The Americans: Season 5 created by Joseph Weisberg (FX, Amblin Television, DreamWorks Television)
Starring Keri Russell, Matthew Rhys, Keidrich Sellati, Holly Taylor, Noah Emmerich, Costa Ronin, Brandon J. Dirden, Frank Langella, Kelly AuCoin, and Margo Martindale.
The Whole World Is Talking ‘Bout Russia
Quick. Open a tab in your browser and navigate to your preferred news source. For those in the present—can’t say how long this site will last—the headlines of your online periodical will meet one of two criteria. The mainstream and liberal sources likely have an article about Donald Trump’s ties to Russia. The conservative sites? They are likely talking about the deep state and conspiracies spun around Russia to discredit Trump.
The common denominator? Russia. Given this toxic milieu, the FX series The Americans has an opportunity to shift from critical darling to an unlikely prophet to our current cultural context.
Having announced the planned end of the series after 6 seasons, The Americans has spent 4 years tightening the screws on its main characters to create an explosive season.
An All-Russian-American Family
For those unaware, The Americans follows the path of a suburban D.C. family. Philip (Matthew Rhys) and Elizabeth Jennings (Keri Russell) make their money as travel agents. Their two children, Paige (Holly Taylor) and Henry (Keidrich Sellati), are the standard All-American kids. Paige volunteers at church and helps out at the soup kitchen. Henry, despite his proclivity for video games, flourishes with math and seeks boarding school and an inside track to an Ivy League school.
Philip and Elizabeth are social beings, befriending their neighbor Stan (Noah Emmerich), an FBI agent who hates his job.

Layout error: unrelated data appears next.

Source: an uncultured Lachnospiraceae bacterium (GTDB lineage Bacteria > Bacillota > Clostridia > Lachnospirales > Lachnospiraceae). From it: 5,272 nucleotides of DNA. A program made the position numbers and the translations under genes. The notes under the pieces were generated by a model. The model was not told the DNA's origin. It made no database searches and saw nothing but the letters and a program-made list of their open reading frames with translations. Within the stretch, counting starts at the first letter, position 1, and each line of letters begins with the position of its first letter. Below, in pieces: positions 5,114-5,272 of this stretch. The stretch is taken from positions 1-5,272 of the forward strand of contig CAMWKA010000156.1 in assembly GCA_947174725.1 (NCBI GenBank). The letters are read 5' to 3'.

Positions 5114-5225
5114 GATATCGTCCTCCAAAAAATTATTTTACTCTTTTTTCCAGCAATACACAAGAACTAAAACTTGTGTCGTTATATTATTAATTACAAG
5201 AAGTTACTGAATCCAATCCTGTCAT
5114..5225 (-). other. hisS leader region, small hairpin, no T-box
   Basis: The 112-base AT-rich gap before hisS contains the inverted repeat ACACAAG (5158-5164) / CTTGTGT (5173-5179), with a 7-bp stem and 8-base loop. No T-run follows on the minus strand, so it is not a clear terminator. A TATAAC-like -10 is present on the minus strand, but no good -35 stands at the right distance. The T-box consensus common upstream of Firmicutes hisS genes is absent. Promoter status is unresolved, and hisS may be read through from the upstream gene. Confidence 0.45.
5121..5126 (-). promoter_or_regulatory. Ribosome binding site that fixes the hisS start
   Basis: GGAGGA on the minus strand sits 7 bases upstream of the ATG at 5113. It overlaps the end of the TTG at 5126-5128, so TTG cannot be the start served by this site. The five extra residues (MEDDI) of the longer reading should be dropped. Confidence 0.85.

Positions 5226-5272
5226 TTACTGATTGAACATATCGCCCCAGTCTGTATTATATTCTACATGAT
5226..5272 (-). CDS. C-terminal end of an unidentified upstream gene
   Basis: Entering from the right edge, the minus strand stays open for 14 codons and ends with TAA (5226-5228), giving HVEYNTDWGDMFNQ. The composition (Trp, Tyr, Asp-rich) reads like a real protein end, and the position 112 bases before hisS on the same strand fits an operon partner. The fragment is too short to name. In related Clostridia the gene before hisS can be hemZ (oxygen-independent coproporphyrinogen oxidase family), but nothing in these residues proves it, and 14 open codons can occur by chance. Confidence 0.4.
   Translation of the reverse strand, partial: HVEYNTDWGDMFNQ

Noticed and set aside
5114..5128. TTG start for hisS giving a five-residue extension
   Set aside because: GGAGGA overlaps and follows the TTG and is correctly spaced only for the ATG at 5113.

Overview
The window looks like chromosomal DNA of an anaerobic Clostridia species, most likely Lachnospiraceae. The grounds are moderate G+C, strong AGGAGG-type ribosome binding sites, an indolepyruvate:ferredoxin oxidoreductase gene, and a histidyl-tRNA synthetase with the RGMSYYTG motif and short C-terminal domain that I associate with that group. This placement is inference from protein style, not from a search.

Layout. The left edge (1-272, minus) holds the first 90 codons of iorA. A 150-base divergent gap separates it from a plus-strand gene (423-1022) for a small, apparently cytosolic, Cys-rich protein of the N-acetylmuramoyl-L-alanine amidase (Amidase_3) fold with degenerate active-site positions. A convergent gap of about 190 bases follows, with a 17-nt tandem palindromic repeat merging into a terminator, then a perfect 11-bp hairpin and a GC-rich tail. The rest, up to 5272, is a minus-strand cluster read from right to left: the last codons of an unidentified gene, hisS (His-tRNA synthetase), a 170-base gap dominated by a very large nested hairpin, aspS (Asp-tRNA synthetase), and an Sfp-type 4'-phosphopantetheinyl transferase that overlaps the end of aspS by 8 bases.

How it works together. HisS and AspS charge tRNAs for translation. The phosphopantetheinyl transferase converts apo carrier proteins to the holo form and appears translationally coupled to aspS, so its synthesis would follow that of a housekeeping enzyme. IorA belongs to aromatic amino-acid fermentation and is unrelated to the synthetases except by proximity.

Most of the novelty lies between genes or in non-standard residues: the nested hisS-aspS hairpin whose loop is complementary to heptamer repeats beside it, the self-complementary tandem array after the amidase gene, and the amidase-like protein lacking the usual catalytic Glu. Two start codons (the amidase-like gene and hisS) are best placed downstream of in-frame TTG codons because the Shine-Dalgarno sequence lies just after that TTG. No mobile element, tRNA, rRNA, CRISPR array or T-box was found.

But, if the above logo hadn’t made it clear enough, all is not as it seems. Philip and Elizabeth are spies for the Soviet Union, deeply undercover and running operations for the cause of the Motherland.
The Noose Tightens?
With pressure seemingly closer and closer from the FBI, Philip and Elizabeth are wearing thin. In this season, the spies receive marching orders to honeypot a couple of targets in the agriculture sector in Topeka, Kansas. They run an operation targeting a Russian expat and his family with the help of Tuan (Ivan Mok), an adopted son and fellow spy. Philip maintains a relationship (non-sexual edition) with a 16-year old so he can wiretap her government-director father. The couple keeps track of their FBI neighbor, all the while prepping Paige for possible recruitment.
Spread so thin, The Americans zigs where one would expect a zag. Given the tightening of the screws from previous seasons and the impending end date, it stands to reason that underlying elements will soon bubble to the surface. And yet, instead of tension and action-packed set pieces, the showrunners cite these operations to show a family at an internal breaking point. Spreading people too thin in real life tends to burn people out. And if there’s one takeaway from Season 5, it would be the burn-out factor.
Spy Craft as a Metaphor for Marriage
While this motif doesn’t offer much action, the character work is impeccable. Ultimately, The Americans has never cared too much for international espionage. Yes, the main characters are spies. But spy craft has always been a metaphor for marriage. And, The Americans continues to beat its heart through the central relationship of Philip and Elizabeth. The most meaningful scenes this season have always been framed around them and their relationship to each other. Where allegiances originated with country, deeper roots have been planted with an allegiance to each other.
Nevertheless, I expect many people will consider this season a failure, not only due to the current political climate but also given the typical viewing desire to see everything fall apart in a suspenseful fashion (hot take: Breaking Bad ruined us all with its high-octane conclusion).
Instead of blowing everything up, The Americans focused on a controlled underground explosion—one that is family-focused. Even though the tone shifted this year and the action and spy craft took a backseat to the Jennings’ relationship, Season 5 was excellent viewing. I can’t wait to see how this story ends.
Verdict: 4 out of 5